Short Term Memory

Short Term Memory

Variety of Attributes

(1) Duration:

how long do short term memories last?

With rehearsal: indefinitely (in theory)

Without rehearsal: info lost very quickly

Can be studied with the Brown-Peterson technique (1959) – subjects receive a three letter stimulus and then asked to do something immediately after stimulus (counting backwards by 3s). The task immediately following stimulus in a memory experiment is called a distractor task. It requires full attention of the subject (like shadowing) and doesn’t allow rehearsal.

Memory for the letters is gone in as little as 20 seconds!!!

How can such quick forgetting be explained?


Petersons: simple decay function (items not rehearsed vanish as time passes)

Waugh and Norman (1965): interference, not decay, produced by the distractor task.

Decay or interference

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Waugh and Norman (1965)

examined the effect different distractor tasks.

If forgetting is caused by decay, then different tasks shouldn’t matter (only that should matter is the time that goes by).

But different distractor tasks do affect memory differentially. (linguistic tasks interfere the most) (tapping a table doesn’t interfere)

Conclusion: interference is the reason STM fades quickly

(2) Capacity:

How much information can STM hold?

Miller (1956)

Review of previous research on how much you can hold in STM. He found that research was fairly consistent ranging from 5 to 9 items. He sold the idea by naming his paper “the Magical number 7, plus or minus 2”

Demonstration: people can’t remember 12 digit number. But can remember 149217762011 But this exceeds the magical number.

Miller proposed that we can chunk information in STM. Chunking is organizing information into meaningful units.

The second number (the one we can remember) can be chunked into three meaningful dates.


STM does have fixed capacity but it’s 7+/- 2 chunks, not items.

Miller said to think of STM like a purse that can hold just seven coins but they can be copper, or they can be gold.

(3) Coding:

In what form does STM hold the information in? (the form that information makes in STM)

Many different ways to hang on to the same thing.

Variety of Codes

Chair {visual code} – how the word looks

Picture of Chair {analog code} – mental image

sounding it out {acoustic code} – how the word sounds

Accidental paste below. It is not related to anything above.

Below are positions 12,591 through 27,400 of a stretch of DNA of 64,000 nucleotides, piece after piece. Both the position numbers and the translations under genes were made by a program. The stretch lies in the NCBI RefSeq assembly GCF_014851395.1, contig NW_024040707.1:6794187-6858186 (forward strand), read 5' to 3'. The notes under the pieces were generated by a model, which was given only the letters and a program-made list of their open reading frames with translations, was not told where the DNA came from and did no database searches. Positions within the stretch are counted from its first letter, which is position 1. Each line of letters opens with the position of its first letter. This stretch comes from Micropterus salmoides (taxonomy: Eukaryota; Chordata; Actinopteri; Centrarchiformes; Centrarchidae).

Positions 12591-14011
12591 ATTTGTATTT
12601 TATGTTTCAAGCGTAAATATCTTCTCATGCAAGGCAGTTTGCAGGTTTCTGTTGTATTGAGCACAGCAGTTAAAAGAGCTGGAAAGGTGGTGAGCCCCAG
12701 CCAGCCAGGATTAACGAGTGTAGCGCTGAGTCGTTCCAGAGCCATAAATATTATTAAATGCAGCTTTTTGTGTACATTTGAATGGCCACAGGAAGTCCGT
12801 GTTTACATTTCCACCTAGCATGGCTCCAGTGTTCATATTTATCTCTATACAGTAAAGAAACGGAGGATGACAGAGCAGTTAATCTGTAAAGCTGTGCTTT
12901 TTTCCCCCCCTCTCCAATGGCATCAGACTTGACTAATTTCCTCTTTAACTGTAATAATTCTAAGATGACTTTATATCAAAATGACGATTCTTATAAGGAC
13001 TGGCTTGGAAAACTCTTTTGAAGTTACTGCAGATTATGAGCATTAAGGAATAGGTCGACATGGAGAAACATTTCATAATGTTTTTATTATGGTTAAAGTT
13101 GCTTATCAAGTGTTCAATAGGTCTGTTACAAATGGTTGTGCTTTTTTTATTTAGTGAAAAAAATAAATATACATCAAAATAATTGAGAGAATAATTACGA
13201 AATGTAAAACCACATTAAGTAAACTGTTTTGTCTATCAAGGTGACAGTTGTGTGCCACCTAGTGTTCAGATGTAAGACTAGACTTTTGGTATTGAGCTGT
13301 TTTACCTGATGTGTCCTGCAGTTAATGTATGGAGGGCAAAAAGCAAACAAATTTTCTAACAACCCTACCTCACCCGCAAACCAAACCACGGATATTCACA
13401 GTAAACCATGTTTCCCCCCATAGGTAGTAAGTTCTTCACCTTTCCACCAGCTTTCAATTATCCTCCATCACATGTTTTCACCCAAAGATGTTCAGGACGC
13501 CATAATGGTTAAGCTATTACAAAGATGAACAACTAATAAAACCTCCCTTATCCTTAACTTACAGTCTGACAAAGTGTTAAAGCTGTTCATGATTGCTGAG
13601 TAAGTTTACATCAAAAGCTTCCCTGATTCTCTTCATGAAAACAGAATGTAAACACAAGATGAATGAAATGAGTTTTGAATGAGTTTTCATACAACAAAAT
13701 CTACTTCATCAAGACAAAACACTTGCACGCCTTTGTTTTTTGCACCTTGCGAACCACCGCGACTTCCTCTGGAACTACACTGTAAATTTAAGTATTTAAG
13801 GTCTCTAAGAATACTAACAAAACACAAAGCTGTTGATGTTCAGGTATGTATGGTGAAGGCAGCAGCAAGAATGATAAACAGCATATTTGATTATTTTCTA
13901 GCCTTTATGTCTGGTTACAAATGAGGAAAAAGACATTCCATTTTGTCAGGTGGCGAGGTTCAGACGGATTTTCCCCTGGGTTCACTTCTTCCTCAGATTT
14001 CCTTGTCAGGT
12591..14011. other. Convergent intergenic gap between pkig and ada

definition of word {semantic code} – what the word means

Recoding – changing information from one code into another.  analog ——->acoustic

Does STM have a preferred code?

Conrad 1964:

Presented subjects with letters (visually).

Later asked to recall them.

Subjects confused letters S, F, and X. (similar sounds)

Rarely confused S and B. (similar shapes)

S,F, and X sound alike, but don’t look alike

Conclusion: STM likes acoustic coding


Later researchers found evidence for other codes in STM. STM seems to employ a variety of codes. Some take longer to form.

(4) Retrieval:

How is STM searched?

Sternberg paradigm:

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Subjects memorize a list of 1 to 6 letters (or words or pictures of an object). (This is the memory set.) Allowed to study list as long as they need to. Subjects then would see a probe letter. They were asked whether the probe letter was part of the original memory set or not. They respond yes and press a button on keyboard or no button is pressed meaning the probe letter was not in memory set. Speed and accuracy are important.

Ind. var = memory set size

Dep var. = Reaction time


Search strategies:

Sternbergs paradigm allows different possibilities to be assessed:

(1) serial vs. parallel – do we search through the memory set one letter at a time (serial) or do we check them all at once (parallel)?

If all items can be checked at once (in parallel) reaction time won’t be affected by increases in memory set size.

If items must be checked one at a time (serially) then reaction time will increase as memory set size increases.

(2) Self-terminating vs exhaustive – (self-terminating = search through the memory set until we find a match, then stop) (Exhaustive = checking every item in the set, even if a match has been found).

If all the items in the memory set are checked regardless of a match then the results are the same as a serial set.

If the system can stop checking once a match is found then the yes button will take less time than no responses because fewer items will need to be checked. So you aren’t working through the entire list. On average you will work through half the list.

Therefore, the yes responses will have half the slope of the no responses. On average you will have to work through half the list.

Sternberg’s data shows evidence for exhaustive serial searching. It is also high speed. Slope of line is just .38 msec.  So every additional item is only .38 msec.

STM is serial, exhaustive, and high speed.

It’s serial because as the set size increases, reaction time increases.

It’s exhaustive because the yes and no responses take the same amount of time.

It’s high speed because each additional item in the memory set takes an additional 38 msec to check or about 26 items per second.

Why exhaustive?

An exhaustive search requires less attention than a self-terminating search. So a “fast, dumb” search may be the best compromise: speedy, highly accurate process but doesn’t tie up limited attentional resources.

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